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COVID-19, escapes and boarded-up windows at the Rapid City prison
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COVID-19, escapes and boarded-up windows at the Rapid City prison


Inmates and staff at the Rapid City prison are dealing with a coronavirus outbreak, two weekend escapes and now boarded-up windows. 

The Rapid City Community Work Center had 45 active COVID-19 cases on Monday morning, according to data from the Department of Corrections. Two inmates say they expect there will be more than 100 cases by Tuesday. 


Monday data from the DOC.

The men’s minimum security facility is located at 2725 Creek Drive near Cambell Street on the east side of town. The second-floor windows are now boarded up on the inside with a material that looks like plywood, the Journal observed Sunday.

The Journal spoke with Jesse Feickert and another inmate during separate conversations on Monday afternoon. The Journal confirmed the identity of the second inmate but granted anonymity because he says he fears retaliation for speaking out.

The window coverings were installed Saturday after Ivan Good Plume escaped by breaking a second-floor window, both inmates said. They said another inmate escaped the same way several months ago.

“We’ve had two in the last couple months that have busted up windows and took off,” Feickert said.

Good Plume escaped Friday evening and was found on Sunday, according to the Department of Corrections. The DOC spokesman did not respond to questions about whether Good Plume escaped through a window and if the window coverings are permanent or will be replaced with a secure barrier that lets people see outside.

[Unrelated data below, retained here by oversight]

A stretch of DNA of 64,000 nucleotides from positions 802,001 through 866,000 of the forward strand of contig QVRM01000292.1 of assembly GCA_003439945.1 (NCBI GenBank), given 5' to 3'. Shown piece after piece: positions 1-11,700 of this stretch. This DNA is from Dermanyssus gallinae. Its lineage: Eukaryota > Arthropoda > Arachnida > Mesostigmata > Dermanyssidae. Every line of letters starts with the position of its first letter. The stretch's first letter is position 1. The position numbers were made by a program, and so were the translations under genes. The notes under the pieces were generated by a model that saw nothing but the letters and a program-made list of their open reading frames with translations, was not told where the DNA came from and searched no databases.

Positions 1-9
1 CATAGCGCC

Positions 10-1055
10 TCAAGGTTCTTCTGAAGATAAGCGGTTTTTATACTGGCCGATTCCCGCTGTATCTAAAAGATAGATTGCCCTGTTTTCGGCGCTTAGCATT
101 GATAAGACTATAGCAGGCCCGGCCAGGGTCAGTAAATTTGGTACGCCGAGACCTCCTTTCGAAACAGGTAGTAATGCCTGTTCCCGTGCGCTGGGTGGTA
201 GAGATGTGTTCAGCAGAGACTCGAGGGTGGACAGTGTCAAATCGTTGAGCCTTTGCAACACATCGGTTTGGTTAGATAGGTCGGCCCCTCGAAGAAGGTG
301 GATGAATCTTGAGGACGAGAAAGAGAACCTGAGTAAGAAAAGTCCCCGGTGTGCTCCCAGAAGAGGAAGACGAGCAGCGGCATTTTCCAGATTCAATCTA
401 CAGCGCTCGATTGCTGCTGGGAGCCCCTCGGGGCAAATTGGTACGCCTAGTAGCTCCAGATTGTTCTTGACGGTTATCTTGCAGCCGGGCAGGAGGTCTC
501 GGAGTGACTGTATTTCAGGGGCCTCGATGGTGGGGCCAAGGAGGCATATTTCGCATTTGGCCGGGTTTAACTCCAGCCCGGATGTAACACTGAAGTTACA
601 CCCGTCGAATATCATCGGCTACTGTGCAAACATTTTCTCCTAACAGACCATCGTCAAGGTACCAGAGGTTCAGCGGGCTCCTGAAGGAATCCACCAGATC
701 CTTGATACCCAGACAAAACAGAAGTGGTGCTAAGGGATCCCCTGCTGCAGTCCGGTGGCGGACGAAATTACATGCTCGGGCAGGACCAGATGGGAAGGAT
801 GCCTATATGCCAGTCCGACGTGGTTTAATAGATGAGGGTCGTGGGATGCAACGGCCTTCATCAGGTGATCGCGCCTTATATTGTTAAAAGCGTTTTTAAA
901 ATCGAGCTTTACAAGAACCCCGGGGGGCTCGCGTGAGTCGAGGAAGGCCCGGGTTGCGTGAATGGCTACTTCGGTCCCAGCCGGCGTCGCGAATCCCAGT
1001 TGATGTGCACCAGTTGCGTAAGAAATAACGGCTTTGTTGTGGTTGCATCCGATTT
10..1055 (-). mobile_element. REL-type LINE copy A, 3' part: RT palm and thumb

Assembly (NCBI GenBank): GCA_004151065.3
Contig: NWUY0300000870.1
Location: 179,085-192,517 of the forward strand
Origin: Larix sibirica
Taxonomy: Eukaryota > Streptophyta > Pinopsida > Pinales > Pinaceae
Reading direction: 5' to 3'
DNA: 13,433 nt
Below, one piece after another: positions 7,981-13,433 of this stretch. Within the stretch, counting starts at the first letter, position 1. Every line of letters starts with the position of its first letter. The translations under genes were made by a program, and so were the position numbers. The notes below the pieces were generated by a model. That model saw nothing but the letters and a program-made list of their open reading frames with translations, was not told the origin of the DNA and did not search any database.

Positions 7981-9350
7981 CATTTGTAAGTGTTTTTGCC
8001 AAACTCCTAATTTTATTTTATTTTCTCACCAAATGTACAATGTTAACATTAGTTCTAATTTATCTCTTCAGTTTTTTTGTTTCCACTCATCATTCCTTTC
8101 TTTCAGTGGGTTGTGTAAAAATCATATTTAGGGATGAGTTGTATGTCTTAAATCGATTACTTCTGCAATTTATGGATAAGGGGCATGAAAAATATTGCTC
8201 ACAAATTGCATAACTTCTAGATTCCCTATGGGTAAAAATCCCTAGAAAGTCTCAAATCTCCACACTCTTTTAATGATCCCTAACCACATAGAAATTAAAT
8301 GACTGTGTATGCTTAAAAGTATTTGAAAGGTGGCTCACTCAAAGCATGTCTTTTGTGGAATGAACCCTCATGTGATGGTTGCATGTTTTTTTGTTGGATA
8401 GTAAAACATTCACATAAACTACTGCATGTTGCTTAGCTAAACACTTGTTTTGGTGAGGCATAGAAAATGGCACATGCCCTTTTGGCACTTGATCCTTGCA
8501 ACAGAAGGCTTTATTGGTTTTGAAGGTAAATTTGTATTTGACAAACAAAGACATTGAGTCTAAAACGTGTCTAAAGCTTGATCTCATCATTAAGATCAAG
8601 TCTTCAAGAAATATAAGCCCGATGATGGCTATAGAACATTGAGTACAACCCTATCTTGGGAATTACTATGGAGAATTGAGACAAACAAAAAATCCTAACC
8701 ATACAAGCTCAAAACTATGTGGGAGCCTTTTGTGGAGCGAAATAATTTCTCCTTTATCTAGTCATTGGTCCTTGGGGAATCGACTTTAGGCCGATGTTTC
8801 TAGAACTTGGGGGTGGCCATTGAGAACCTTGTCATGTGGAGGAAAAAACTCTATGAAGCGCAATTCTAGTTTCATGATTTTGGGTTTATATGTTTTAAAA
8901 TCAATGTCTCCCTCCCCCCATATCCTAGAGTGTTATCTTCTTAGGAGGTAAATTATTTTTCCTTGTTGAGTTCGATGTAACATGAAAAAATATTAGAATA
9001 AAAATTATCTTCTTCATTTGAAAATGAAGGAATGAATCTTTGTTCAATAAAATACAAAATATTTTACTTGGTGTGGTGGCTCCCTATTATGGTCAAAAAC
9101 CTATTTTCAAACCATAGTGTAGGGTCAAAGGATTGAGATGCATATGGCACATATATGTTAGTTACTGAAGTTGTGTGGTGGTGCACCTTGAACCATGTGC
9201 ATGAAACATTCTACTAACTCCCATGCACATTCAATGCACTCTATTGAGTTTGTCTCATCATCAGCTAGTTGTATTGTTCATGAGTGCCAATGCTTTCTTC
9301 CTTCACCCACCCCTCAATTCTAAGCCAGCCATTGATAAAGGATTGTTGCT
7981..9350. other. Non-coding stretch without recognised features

Keith Apple escaped the prison on Saturday evening and has yet to be found, according to the DOC. Both inmates said Apple left through a door on the first floor.

Good Plume and Apple face up to five additional years in prison if they’re convicted of second-degree escape. Feickert said he didn’t want to speculate why Good Plume and Apple ran, but the other inmate believes they were afraid of the virus.

“People in here fear for their safety” and a “guy decided it was a better idea to bust out the window and go out the window,” he said.

The man said inmates often talk about the virus but “the risk is too high for most people” to run away.

The boarded-up windows “adds to the general depression of being in here,” he said. “You can’t even see outside.”

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“I’m starting to feel like the punishment doesn’t match the crime anyone,” said Feickert, who could be paroled in a few months after serving time for drug possession and DUI. “I don’t even know what time of day it is unless I look at a clock.”

The inmates described a fearful environment where workers share little information with prisoners and are frequently changing which part of the prison is the quarantine unit. That description matches what female prisoners told the Journal this summer and fall, and what prison sources told the Argus Leader last week.